Julius Lieberman was mayor a quick two years later, appearing in a very few number of comics, some canon, some not. Most notably, he appeared in Run, Riddler, Run where he ineptly hired a team of thugs decked out in Iron Man suits to forcibly eject minorities from their homes in an effort to expedite the gentrification process for big real estate firms. This scandal is likely why, within less than a year, we see a replacement for him in Armand Krol. Are you noticing a trend of Gotham’s mayors being very, very terrible?
Krol is no different than his predecessors. He’s rich, White, male, fear-mongering, reactionary, Right-wing, soul-selling, asshole. The only difference is maybe his hatred of Batman, which is a predominant part of his character—that is until Batman saves his life during “Knightfall.” Krol, despite then becoming super-pro-Batman and extremely anti-Jim Gordon, then becomes the center of screw-up after screw-up after screw-up, blaming Jimbo for all of his messes and ultimately promoting Sarah Essen-Gordon (Gordon’s wife) to commissioner. Krol ends up shamed and voted out of office before succumbing to a fitting gruesome death at the hands of the “Clench” virus.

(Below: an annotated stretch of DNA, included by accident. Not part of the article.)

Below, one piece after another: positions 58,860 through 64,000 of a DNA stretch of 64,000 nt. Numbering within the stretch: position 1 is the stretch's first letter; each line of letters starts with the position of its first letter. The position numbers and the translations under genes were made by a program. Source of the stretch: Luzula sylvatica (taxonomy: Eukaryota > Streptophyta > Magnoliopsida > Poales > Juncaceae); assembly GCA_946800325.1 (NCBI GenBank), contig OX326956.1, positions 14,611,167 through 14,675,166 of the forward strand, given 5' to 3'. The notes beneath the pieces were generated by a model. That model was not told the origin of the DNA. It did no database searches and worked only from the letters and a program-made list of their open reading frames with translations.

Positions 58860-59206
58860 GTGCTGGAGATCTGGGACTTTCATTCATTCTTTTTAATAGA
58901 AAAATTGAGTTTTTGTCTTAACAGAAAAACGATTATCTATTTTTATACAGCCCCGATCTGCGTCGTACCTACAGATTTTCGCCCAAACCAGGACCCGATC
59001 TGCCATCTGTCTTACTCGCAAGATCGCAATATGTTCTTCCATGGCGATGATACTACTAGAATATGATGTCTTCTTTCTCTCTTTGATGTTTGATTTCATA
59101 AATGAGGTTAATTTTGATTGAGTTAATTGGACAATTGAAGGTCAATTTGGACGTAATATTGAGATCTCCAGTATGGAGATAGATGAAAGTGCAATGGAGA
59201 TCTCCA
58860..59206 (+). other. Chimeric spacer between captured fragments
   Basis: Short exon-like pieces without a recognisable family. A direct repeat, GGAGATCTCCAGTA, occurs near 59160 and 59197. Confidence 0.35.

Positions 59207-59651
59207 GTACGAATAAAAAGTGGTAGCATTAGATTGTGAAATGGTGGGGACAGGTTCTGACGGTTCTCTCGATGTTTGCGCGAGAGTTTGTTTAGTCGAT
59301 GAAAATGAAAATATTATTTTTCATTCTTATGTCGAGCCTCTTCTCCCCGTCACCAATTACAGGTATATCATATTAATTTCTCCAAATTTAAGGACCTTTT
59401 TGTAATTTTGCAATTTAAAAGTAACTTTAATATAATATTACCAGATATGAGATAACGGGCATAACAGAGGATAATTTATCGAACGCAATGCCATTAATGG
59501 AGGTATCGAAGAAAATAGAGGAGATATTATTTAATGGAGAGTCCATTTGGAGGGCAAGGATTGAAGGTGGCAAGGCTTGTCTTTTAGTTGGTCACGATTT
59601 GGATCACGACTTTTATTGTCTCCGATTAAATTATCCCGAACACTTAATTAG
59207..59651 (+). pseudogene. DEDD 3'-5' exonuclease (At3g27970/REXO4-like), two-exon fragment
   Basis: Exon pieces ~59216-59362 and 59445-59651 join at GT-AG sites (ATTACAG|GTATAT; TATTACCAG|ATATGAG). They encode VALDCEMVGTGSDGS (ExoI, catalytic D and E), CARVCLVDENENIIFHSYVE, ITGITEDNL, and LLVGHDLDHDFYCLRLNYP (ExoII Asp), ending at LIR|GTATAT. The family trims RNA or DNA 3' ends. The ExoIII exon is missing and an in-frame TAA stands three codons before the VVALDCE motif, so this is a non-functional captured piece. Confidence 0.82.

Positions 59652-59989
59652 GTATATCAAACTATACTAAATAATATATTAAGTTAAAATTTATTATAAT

For editors at DC in the 1990s, the invention of Krol marked a decidedly hard narrative turn for the overall Batman line—going from including Gotham’s mayor as a passive secondary character to an active central character in the overall serialized mythos. Krol sets the tone for what will become a very important figure for the world of the Dark Knight—a leader of the city with a character ranging from scummy to hypocritical to promise-breaking to naive to corrupt to flip-floppy to many more attributes that have come to define the idea of the elected official in the current state of American politics today. While Krol may have represented the dark side of the spectrum, his character paved the path for even more introspective and complex mayoral figures down the road, including both other dark figures and new positive candidates that actually will shine a little brighter and even function altruistically.
One final note to end. I would be remiss if I didn’t mention the only other mayor shown in the Modern Age: Charles “Chubby” Chesterfield, who is only shown ONTE TIME (in the Black & White Second Feature from Batman: Gotham Knights #19, in which he dies). This B&W second feature, however, is non-canon, as is Chubby’s reign as mayor.
Coming soon in Part Two… Marion Grange! Daniel Dickerson! David Hull! An unnamed female that was referenced only once in 52! And Sebastian Hady!